A popular narrative regarding President Trump is that the guy is incapable of holding a consistent position on anything for more than about five days. Witness, for example, his Rose Garden praise of the House Obamacare repeal bill followed by his dubbing it “mean” just weeks later. Or his across-the-board tough talk on immigration which has been followed by his keeping Obama’s amnesty for DREAMers. Or his “get tough on China” rhetoric followed by his being pretty nice and pally with… China.

Well, it looks like there’s another example to add to the books: Trump now seems to be flip-flopping about prescription drugs:

To solve the crisis of high drug prices, the group discussed strengthening the monopoly rights of pharmaceuticals overseas, ending discounts for low-income hospitals and accelerating drug approvals by the Food and Drug Administration.

This is pretty much a complete 180-degree reversal. Trump is the guy who accused pharmaceutical companies of “getting away with murder,” wanted Medicare to directly negotiate drug prices with drug companies, wanted to re-import drugs from Canada, and so on. Now, it appears that all of those policies have been abandoned in favor of doing, well, pretty much everything that Big Pharma wants:

“This six-page document contains the kind of solutions to the cost-of-drugs problem that you would get if you gathered together all the executives of pharma and asked them ‘What sort of token gestures can we do?’ ” said Vinay Prasad, a professor of medicine at Oregon Health and Sciences University who studies the costs of cancer drugs.

Now, that’s not necessarily inherently objectionable.

There are solid conservative, philosophical arguments for supporting things that Big Pharma wants; for example, if you are an intellectual property rights maximalist (as many conservatives are, viewing intellectual property rights as a pillar of capitalism), opposing prescription drug re-importation from countries that have weak intellectual property rights regimes is consistent.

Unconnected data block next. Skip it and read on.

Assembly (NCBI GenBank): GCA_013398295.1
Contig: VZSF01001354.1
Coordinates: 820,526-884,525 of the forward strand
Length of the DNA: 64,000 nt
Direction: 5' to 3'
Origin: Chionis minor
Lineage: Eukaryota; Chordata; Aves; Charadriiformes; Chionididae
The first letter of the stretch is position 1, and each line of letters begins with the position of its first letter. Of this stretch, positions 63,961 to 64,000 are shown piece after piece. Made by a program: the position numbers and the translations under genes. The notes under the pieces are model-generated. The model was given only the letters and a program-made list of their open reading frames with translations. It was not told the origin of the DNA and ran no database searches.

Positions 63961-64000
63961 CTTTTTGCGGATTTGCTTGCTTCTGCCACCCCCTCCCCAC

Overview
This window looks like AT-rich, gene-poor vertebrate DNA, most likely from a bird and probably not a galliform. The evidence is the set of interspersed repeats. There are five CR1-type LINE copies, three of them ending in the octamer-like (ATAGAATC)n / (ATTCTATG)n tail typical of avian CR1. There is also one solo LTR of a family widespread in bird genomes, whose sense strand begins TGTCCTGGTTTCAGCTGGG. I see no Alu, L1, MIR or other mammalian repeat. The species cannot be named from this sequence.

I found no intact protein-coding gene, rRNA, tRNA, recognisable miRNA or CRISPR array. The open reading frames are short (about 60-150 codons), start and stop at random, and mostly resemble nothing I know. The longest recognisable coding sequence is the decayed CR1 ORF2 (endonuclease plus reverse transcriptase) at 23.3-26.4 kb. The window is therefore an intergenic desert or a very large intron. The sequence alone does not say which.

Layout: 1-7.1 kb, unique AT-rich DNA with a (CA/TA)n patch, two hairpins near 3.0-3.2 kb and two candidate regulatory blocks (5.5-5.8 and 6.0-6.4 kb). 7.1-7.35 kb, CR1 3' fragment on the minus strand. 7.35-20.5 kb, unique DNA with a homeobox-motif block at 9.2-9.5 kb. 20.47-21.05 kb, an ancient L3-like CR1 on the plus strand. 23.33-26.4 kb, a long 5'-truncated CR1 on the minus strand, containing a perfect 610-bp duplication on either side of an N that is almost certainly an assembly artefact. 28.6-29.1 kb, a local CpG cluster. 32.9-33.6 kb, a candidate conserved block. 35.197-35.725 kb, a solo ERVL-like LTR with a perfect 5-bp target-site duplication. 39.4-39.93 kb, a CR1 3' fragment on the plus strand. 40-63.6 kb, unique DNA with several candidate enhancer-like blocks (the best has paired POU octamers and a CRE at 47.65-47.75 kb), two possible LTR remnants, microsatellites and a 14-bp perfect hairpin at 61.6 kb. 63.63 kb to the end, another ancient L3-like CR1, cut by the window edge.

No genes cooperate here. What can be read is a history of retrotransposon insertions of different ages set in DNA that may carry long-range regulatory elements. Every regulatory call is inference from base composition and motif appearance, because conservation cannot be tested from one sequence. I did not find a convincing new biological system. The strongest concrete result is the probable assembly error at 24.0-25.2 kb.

Accelerating drug approvals is undoubtedly a good thing, and an idea consistent with limited government principles.

It’s dicier arguing that ditching the 340B drug discount program, or the idea of Medicare negotiating drug prices directly, is truly conservative, since in both cases, it entails accepting that Big Pharma shouldn’t have to sacrifice anything in exchange for getting basically unrestricted access to taxpayer money via entitlement programs that Big Pharma has, conveniently, lobbied to expand at every turn.

But the method here is definitely questionable, because it appears not just that these shifts in policy are being driven by an ex-Pharma lobbyist who now works at the Office of Management and Budget, but also that policy is being directly cribbed from actual Big Pharma talking points:

The documents reveal behind-the-scenes discussions influenced by the pharmaceutical industry. Joe Grogan, associate director of health programs for the Office of Management and Budget (OMB), has led the group. Until March, Grogan served as a lobbyist for Gilead Sciences, the pharmaceutical company that priced its hepatitis C drugs at $1,000 per pill.

[…]

Some of the text in the document is cribbed directly from policy papers published by the pharmaceutical industry’s powerful lobby — Pharmaceutical Research and Manufacturers Association (PhRMA).

[…]

Another section — which recommends giving the FDA more discretion to evaluate generic copies of complex drugs — closely resembles a National Law Review article written by two lobbyists in the pharmaceutical division of Foley & Lardner, whose clients include generic drugmakers.

The politics are also questionable.

Bear in mind that Trump’s base has actually exhibited anger over drug prices and doesn’t really seem to care how “conservative” or “liberal” his policies to bring them down might be; they just want someone to do something.

Which was what they perceived Trump as doing with his prior Big Pharma proposals. Now that he’s scrapping them, you’ve got to wonder how it plays out for him. Trump has long occupied a space where he can do no wrong in the eyes of most of his voters; that said, he has seen a noticeable slide with his actual base.

Stuff like this might ingratiate him with the DC powers-that-be that Steve Bannon, Matt Boyle and the Breitbart crowd used to argue hated Trump purely because of his unorthodox views on prescription drug matters. But if it costs him support with the people who brought him to the dance, so to speak, you’ve got to wonder how this will ultimately play out. No doubt the Bannonites already are.